Compressed CD format

Anyone know how to create compressed CDs? Not a cd full of zips, but something like compressed folders on windows, that let you handle compressed data transparently?

I ask this, cause I found that some MS Office cd’s probably use this. If you copy their content to the hard drive, or when you see the cd properties, the size is much larger than what would fit on a CD. If you make a 1:1 copy of that cd to a 80min media, it fits. If you try to burn the contents using nero (creating a new cd), it wont fit.

I found a software called Paragon CD Emulator that can make compressed images and mount then directly. I could then burn this image and mount the image from the CD into a virtual drive. But this isnt exactly what I want, I wanna be able to create a compressed cd. Also, this software is very buggy and give some system conflicts, and also appearently not being developed anymore.

Anyone know of any software that can create such cd’s. Or also another sw that can do what paragon emulator do (mount compressed images).

Use an imager and then mount it using Daemon Tools.
Makes not much sense to me to compress CDs too, because most of all content on CDs today IS ALREADY compressed. :wink:

My work place has the original MS Office XP & 2003 CD’s and they don’t do this. Maybe they were OEM upgrade CD’s that were incorporated with ‘Publisher’, ‘Visio’ and ‘Project’. They actually use duplicate file links (also called symbolic links under linux). Between those programs the savings is very large because they share the same dlls, activex, etc. So you’d be mistaken that they were using compression.

  • Truman> Thats right, there were publisher, visio, etc. You know how those links are built? If i copied the installation files from the CD, why would they double? This dont happen if you copy windows links. Have to do some tests with the CD (dont have it here right now).

  • Anyone know of a compressed disk image format for other program beside paragon?

patiferoolz, if I understand correctly, here is an example (a stupid one, but…).

Say you have 1 particular file that you want to show up in 2 different folders on the CD. You can either put this file on the CD twice or you can simply use ISO-9660 pointers to point to the same physical location on the CD 2 times. In the latter, the file can appear to be there twice when it really only exists on the CD once. If you rip this to hard drive, you no longer have ISO-9660 (it’s for CD). So, the file will be copied to your hard drive 2 times, once for each folder.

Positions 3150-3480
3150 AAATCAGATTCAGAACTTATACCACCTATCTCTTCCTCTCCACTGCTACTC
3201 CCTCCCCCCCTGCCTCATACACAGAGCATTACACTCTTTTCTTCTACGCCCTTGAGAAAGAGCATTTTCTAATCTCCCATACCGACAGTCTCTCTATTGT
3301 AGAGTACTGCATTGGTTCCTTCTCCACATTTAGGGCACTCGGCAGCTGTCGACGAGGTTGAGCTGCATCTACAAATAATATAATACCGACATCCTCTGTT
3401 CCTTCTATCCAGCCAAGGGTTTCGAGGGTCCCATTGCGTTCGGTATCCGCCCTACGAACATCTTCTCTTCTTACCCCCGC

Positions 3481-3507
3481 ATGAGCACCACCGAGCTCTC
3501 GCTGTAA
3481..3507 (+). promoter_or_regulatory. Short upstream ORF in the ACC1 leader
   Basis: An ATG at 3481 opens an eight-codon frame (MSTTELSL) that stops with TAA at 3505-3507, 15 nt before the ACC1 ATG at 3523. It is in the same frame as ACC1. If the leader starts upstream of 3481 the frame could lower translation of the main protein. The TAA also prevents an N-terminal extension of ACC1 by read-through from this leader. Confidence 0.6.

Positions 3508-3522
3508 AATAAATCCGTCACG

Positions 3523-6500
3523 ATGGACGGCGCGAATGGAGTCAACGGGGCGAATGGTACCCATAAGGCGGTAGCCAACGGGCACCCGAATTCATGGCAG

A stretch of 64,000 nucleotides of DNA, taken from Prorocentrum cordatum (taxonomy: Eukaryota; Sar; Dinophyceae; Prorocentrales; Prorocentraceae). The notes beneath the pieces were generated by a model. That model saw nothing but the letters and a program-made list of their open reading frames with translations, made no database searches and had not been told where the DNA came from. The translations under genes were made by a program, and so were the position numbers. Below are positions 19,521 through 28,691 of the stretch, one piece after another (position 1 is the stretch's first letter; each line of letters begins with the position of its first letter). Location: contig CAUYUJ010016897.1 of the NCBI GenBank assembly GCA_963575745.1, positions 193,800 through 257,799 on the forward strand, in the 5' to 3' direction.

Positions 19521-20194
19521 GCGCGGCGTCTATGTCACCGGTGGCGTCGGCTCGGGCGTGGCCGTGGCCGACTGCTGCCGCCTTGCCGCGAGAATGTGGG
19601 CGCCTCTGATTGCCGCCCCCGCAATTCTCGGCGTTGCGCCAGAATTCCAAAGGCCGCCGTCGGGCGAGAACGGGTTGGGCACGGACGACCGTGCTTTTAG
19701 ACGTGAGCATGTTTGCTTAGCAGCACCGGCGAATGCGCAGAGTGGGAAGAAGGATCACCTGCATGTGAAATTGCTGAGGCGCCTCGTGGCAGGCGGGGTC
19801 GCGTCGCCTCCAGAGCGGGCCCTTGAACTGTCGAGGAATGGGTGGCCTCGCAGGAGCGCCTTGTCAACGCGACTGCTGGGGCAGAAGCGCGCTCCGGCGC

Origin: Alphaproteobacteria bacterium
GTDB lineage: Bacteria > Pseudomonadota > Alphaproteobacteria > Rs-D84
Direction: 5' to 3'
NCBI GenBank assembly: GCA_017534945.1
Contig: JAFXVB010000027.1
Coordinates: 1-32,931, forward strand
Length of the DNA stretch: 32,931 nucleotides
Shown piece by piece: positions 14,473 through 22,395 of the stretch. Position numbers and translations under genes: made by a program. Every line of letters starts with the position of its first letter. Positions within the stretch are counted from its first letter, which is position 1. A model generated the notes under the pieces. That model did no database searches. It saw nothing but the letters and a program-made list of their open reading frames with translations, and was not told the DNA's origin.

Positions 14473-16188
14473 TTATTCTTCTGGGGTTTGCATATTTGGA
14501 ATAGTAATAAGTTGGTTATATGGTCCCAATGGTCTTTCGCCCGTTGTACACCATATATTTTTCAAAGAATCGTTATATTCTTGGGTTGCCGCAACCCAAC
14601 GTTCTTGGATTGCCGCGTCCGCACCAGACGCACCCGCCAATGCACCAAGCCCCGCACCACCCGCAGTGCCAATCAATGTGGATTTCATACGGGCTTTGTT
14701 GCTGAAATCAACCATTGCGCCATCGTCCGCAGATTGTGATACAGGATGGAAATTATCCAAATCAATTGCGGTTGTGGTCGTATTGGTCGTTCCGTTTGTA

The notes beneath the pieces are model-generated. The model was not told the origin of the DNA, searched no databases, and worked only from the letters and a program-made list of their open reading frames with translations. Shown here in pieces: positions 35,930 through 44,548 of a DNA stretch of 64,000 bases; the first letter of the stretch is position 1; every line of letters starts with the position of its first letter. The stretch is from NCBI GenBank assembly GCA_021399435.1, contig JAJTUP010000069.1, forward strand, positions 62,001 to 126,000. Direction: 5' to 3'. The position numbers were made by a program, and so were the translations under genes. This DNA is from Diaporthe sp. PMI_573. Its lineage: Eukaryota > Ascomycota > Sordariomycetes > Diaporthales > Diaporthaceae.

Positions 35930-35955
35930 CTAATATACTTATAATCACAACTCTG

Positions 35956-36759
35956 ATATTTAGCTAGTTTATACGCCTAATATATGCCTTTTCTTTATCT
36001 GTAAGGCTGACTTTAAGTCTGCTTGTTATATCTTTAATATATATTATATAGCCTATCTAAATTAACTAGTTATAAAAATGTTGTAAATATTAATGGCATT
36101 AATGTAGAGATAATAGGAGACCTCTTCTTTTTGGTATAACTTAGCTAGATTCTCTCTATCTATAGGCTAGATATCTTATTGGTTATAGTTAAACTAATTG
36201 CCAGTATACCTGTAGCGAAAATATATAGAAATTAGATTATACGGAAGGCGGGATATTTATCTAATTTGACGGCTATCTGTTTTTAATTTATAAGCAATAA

I’m not sure if this is 100% correct. But it is close if I understand ISO-9660 and your question properly.

Hope this helps.

There was another thread with a similar question somewhere…

OK. Anyway, nice description RichMan, it’s exactly what I meant.

Patiferoolz, since there r 4 programs on there, copying to HD is mostly copying 4 duplicate copies for each of those files.

Windows link is the shortcut link right, they r are not the actual file, they r pointers to the files. Copying them only copies the file that points (which is a tiny file).

There is a program, which is written by Microsoft themselves that is for creating CD ISO images, and can do linking of duplicate files for you. Just google for “Microsoft cdimage”.

Thanks for the nfo. I now see the old topics searching for cdimage here (i searched for compressed before, but didnt help me, its too common of a word)

On google i found this:
“Automatically optimizes the ISO image file structure, saves the disc space.”
“Space Optimize for N in 1 CD builder (works like cdimage form Microsoft)”
Seems nice… too bad its shareware

That’s right. The CD file system supports these “hard links”.

The NTFS file system also supports these. Windows calls them “hard links” and “junctions”.

To clarify what someone else said, they are not shortcuts. Hard links are not the same as shortcuts. With symbolic links you have only one file but two entries in the file table pointing to the same file. So for all intents and purposes it looks as if there are two copies of the file when there is only one. So when you ask for the space used up you may get 200KB reported when in reality only 100KB are used.

In contrast, shortcuts are just a different file with a pointer to the real file.

A link is a pointer to another file. Remember that a directory is nothing more than a list of the names and i-numbers of files. A directory entry can be a hard link, in which the i-number points directly to another file. A hard link to a file is indistinguishable from the file itself. When a hard link is made, then the i-numbers of two different directory file entries point to the same inode. For that reason, hard links cannot span across file systems.